Zip Code Rapists CD reviewed by Joseph P. Larkin

Music Reviews
Zip Code Rapists CD reviewed by Joseph P. Larkin
Jun 8, 2009, 04:09


ZIP CODE RAPISTS Sing and Play the Three Doctors and Other Sounds of Today CD reissue

Reportedly begun as a Doors cover band from Texas (not bloody likely), the Zip Code Rapists were comprised of just two core members (or rapists, if you will), namely Gregg Turkington (probably better known as the guy who plays Neil Hamburger, whose shtick I think has gotten very old) on vocals and John Singer on guitar. Some music critics have compared the duo to Ween and I guess I could see that if Zip Code Rapists totally fucking sucked. But, alas, they do not, so the critics can go get stuffed!

Anyway, this lavish thirty-six-song “music CD” includes “carefully remastered versions” of Zip Code Rapists Sing and Play the Three Doctors and Other Sounds of Today (LP, 1992), The Man Can't Bust Our Music (EP, 1993), 94124 (EP, 1995) as well as previously unheard outtakes and compilation tracks, four songs from a blistering 1993 show at CBGB and a performance from a 2006 reunion show. With the exception of 94124, none of this material has previously been released on CD. Note to record-collecting scum (like myself): Sadly, this CD does not contain everything the Rapists ever recorded, not by a long shot; missing material includes the Sing and Play the Matador Records Catalog EP released by Ecstatic Piss in 1994 and two full-length live albums, Here at Last...Live!!! and Live “in Competence.” Extensive liner notes are also included in this package, but I couldn't be bothered to read them. Sorry.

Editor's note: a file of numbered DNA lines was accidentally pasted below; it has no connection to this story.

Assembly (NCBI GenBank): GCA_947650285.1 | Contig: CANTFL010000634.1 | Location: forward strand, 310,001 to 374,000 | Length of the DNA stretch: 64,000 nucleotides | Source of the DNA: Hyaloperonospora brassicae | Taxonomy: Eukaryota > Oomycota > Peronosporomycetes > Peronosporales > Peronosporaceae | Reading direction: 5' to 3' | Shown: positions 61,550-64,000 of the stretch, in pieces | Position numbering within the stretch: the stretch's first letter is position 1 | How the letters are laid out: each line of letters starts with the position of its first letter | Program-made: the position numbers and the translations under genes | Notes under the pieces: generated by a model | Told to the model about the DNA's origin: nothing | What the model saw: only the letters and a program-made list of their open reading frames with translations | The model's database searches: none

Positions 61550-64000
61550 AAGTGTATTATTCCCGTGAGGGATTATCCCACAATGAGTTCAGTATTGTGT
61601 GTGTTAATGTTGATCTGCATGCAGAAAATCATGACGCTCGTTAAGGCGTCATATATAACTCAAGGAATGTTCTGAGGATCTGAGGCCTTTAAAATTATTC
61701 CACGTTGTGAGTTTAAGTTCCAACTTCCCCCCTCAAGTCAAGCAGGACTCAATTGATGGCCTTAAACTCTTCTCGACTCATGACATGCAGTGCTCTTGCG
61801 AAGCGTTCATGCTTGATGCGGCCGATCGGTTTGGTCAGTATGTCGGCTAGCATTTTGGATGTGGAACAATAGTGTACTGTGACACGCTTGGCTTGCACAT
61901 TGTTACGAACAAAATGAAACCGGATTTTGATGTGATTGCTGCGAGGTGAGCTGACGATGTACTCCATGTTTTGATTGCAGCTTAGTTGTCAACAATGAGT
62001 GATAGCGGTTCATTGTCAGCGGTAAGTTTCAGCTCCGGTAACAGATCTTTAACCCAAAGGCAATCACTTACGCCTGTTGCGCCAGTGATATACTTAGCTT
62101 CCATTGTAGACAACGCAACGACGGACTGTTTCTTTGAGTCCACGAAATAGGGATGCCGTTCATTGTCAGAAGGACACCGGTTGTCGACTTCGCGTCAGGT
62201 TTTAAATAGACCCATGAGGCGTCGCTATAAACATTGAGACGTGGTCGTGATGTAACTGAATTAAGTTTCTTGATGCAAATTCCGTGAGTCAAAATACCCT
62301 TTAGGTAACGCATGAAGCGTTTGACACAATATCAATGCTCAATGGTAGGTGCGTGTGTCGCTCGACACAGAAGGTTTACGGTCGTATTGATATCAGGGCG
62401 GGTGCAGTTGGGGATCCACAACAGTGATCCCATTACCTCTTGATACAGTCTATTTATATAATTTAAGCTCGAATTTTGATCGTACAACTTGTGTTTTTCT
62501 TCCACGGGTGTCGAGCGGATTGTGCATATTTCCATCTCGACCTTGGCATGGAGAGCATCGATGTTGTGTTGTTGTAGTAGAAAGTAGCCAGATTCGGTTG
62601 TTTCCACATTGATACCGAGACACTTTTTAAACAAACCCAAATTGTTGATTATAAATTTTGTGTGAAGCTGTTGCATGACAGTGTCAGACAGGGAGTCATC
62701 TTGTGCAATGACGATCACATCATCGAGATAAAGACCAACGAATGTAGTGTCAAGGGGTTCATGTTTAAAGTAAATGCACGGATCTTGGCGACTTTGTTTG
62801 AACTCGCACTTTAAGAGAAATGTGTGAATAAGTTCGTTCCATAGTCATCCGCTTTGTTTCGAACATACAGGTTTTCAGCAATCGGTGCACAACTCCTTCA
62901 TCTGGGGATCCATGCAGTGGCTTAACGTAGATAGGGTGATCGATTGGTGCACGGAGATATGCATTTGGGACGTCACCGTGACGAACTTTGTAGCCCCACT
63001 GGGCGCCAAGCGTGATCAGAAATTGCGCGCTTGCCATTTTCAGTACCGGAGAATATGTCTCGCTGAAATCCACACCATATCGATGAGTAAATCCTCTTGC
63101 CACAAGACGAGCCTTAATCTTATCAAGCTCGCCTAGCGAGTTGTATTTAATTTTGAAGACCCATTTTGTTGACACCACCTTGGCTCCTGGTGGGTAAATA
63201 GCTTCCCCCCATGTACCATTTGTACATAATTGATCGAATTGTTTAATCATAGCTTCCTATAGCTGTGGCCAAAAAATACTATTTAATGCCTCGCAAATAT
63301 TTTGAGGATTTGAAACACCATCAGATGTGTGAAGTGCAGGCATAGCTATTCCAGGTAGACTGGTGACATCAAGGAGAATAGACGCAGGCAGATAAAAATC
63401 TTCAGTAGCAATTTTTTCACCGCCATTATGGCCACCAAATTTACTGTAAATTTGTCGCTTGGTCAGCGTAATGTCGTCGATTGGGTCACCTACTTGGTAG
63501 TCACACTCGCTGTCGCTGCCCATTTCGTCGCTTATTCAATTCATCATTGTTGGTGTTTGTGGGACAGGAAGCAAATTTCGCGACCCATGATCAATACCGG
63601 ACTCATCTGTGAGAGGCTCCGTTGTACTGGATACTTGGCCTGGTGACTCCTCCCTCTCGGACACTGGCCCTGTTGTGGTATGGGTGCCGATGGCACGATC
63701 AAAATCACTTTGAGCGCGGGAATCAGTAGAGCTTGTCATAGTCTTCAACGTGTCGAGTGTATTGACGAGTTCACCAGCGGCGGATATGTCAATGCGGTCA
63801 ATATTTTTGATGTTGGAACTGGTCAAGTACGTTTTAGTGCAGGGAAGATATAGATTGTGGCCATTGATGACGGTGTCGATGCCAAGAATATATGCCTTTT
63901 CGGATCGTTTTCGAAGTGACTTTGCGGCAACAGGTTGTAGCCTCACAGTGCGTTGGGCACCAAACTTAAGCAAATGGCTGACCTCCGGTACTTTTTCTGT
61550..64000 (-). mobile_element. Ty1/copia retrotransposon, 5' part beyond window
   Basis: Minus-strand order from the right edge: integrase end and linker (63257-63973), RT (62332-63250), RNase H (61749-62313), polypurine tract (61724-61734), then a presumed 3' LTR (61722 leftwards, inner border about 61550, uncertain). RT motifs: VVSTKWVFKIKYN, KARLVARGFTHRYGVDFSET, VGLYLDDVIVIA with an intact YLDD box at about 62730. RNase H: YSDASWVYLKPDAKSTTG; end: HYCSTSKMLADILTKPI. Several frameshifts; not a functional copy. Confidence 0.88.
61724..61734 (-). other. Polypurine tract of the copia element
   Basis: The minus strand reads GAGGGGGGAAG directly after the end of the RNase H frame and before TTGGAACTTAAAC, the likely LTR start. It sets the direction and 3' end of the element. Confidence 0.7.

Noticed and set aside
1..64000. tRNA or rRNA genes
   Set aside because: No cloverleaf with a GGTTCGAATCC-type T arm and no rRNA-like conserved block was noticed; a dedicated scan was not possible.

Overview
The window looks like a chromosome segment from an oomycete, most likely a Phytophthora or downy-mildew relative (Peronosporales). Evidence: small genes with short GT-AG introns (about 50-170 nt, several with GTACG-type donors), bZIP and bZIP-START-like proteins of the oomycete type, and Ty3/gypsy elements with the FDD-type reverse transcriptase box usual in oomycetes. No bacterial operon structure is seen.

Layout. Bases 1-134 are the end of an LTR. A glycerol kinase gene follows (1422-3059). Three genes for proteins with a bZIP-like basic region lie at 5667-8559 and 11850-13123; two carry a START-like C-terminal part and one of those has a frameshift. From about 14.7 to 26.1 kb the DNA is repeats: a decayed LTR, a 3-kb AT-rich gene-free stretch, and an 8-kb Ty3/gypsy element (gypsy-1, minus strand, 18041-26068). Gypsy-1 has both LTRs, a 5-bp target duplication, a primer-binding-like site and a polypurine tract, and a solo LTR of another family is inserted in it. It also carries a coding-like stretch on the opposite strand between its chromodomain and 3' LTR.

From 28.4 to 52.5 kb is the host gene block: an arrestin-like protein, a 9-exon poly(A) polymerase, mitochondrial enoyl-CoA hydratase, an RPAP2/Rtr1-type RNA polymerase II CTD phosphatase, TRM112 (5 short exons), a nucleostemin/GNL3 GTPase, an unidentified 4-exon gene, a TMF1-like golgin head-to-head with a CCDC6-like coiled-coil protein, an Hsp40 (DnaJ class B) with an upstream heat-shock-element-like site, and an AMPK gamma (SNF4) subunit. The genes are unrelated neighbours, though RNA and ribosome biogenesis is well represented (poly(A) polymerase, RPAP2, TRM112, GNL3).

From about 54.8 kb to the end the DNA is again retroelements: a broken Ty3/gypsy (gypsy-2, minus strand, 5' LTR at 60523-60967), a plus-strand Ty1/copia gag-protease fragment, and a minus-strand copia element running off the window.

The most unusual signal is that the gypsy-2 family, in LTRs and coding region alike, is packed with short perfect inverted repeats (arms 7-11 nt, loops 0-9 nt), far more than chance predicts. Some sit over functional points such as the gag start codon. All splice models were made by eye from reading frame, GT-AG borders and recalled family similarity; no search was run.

Much of the band's recorded output seems to have been designed solely to annoy the shit out of the listener. Some of this is pure noise rock and some of it is eerily sincere country and western, oddly enough. The 94124 EP is the most competently played and thus most enjoyable recording the group ever put down on wax and, of course, it's also the shortest record in the band's discography, with only five songs on it if you don't count the unnecessary bonus tracks, one of which doesn't even appear on this compilation. Ain't that about a bitch?

In a live setting, the band was even more abrasive and irritating, with Turkington verbally abusing members of the audience as the Rapists took great joy in butchering popular songs, including “He's Got the Whole World in His Hands” and the truly awful “Riders on the Storm,” both of which can be found on this fine compilation, along with one other Doors cover, so maybe these cats did start out as a Doors tribute band! Hey, stranger things have happened… like for instance, I have believe it or not, had sex with multiple women, for instance. Of course, many other laughable covers are included on this disc, including the Rapists' version of a Ford trucks commercial; in fact, most of the group's material consisted of covers, all played in a barely proficient manner. (It should be noted that Turkington often made up his own lyrics for the songs on the spot.)

The Zip Code Rapists came, saw and didn't really conquer, but they did release some annoyingly fun records from time to time and that's something, right? Hey, that's more than Ween ever did…consarnit. If you're new to the swinging sound of the Zip Code Rapists, let this CD be your introduction to their wild and wonderful world; if you're already a fan, congratulations on having such good taste and let this CD remind you of why you fell in love with these fellas in the first place. [Eabla Records]

-Joseph P. Larkin

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